Education: July 2008 Archives

AIP FYI #83: Mickelson, Ride Bring STEM to the Hill

"On the subject of women in the sciences, Ride said, "the number of women are still lagging behind the number of men, particularly in physics, which is my field, and engineering." Ride noted that statistics indicate elementary school students are very interested in science, but female students somewhat less so. Explaining the importance of these figures, Ride said, "In fourth grade fully two-thirds of our kids still like science, the schools haven't beaten it out of them yet." She continued, "starting at about fifth grade, sixth grade, seventh grade, we start to loose both the boys and the girls, but we loose girls at greater numbers than boys." Ride suggested that the reason girls lose interest in science is because of the messages society sends to girls that they internalize and feel discouraged by."

Are Students Taking NASA's Place?, Next Generation

"Well, not really. But in terms of performing some functions that used to be the exclusive domain of NASA and some major aerospace contractors, they may indeed be filling a significant void. That's the gist of a story a few days ago on Space Review, called "Student satellites: encouraging trend or a sign of panic?"

Mickelson uses his inner spaceman to promote math, science education, USA Today

"Phil Mickelson, the No. 2-ranked golfer in the world, came to the capital to tell Congress that America is in trouble; its schools aren't producing enough math and science graduates to keep up with the world. The National Science Foundation estimates that 80% of the jobs in the next decade will require some form of math and science skills. "Everybody knows Phil as a golfer," Amy said. "But I think there's an astronaut trapped inside his body." Mickelson loves to talk about space exploration, but he stuck to golf to emphasize to a group of students, all members of local First Tee Chapters, how math and science is used in life."

Space Education Update

Teacher In Space Christa McAuliffe's Original Lessons Now Available Online at Challenger Center

"Challenger Center for Space Science Education is pleased to announce that Teacher in Space Christa McAuliffe's original lessons are now available for teachers on Challenger Center's website."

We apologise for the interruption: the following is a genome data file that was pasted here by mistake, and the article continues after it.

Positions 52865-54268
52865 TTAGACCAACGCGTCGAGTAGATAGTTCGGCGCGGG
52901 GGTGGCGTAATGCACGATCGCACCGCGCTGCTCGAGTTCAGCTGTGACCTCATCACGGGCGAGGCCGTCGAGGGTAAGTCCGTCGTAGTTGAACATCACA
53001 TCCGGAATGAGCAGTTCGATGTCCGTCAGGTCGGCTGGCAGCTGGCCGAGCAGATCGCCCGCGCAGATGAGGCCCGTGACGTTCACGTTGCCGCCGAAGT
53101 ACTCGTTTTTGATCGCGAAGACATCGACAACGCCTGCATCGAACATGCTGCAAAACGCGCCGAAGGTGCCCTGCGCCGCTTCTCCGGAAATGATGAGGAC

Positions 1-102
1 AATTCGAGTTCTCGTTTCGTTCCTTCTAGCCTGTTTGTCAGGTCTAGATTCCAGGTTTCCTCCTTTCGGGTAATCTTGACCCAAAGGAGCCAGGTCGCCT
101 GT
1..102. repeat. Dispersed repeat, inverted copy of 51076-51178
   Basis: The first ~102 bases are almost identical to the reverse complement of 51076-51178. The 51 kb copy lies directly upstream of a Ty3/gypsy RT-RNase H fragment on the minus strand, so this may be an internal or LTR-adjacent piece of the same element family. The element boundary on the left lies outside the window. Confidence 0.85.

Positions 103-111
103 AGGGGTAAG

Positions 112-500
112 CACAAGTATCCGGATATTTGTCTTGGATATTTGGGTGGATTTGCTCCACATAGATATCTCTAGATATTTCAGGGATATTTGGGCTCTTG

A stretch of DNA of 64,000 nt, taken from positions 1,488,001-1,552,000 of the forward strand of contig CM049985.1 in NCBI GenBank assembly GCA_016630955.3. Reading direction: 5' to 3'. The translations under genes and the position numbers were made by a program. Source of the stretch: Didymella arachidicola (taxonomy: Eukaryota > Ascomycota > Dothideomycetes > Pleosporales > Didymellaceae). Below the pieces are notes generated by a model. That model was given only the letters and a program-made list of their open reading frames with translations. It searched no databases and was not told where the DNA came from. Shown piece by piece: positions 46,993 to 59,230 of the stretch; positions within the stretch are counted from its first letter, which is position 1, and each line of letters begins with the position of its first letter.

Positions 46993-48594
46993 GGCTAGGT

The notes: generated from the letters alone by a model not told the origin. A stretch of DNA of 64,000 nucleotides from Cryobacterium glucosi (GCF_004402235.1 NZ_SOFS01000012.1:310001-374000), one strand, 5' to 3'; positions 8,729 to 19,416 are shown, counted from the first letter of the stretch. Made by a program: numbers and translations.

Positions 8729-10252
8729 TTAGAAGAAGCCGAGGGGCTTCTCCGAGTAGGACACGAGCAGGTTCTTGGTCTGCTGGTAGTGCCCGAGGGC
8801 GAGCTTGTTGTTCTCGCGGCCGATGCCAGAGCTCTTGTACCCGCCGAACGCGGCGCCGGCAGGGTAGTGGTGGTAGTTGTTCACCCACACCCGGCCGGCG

Boeing Hosts Educators From Around the World for Week-Long Space Journey

Boeing Sponsors Local Teachers on Weeklong 'Space Mission'

"The Boeing Company this week sent more than 90 teachers from around the world to the 17th Annual Boeing Educators to SPACE CAMP(R) program at the U.S. Space & Rocket Center in Huntsville, Ala."

College Students Design Future Aircraft in NASA Competition

"Sixty-one students from 14 colleges and universities around the globe have imagined what the next generation of airliners and cargo planes may look like."

NASA ARC Solicitation: American Student Moon Orbiter ASMO Concept

NASA Considers Development of Student-Led American Student Moon Orbiter (ASMO) Initiative

"MOFFETT FIELD, Calif. -- NASA is considering the development of a university-based, student-led satellite development initiative to begin passing the space exploration torch to a new generation. The American Student Moon Orbiter, or ASMO, concept invites students, faculty and industry leaders in the U.S. with experience in university-based, student-led spaceflight projects to respond to a Request for Information which is planned for release this month and will remain open for at least 90 days. The orbiter will be a small satellite that could orbit the moon and carry scientific instruments designed and developed by students. It is aligned with NASA's lunar exploration agenda."


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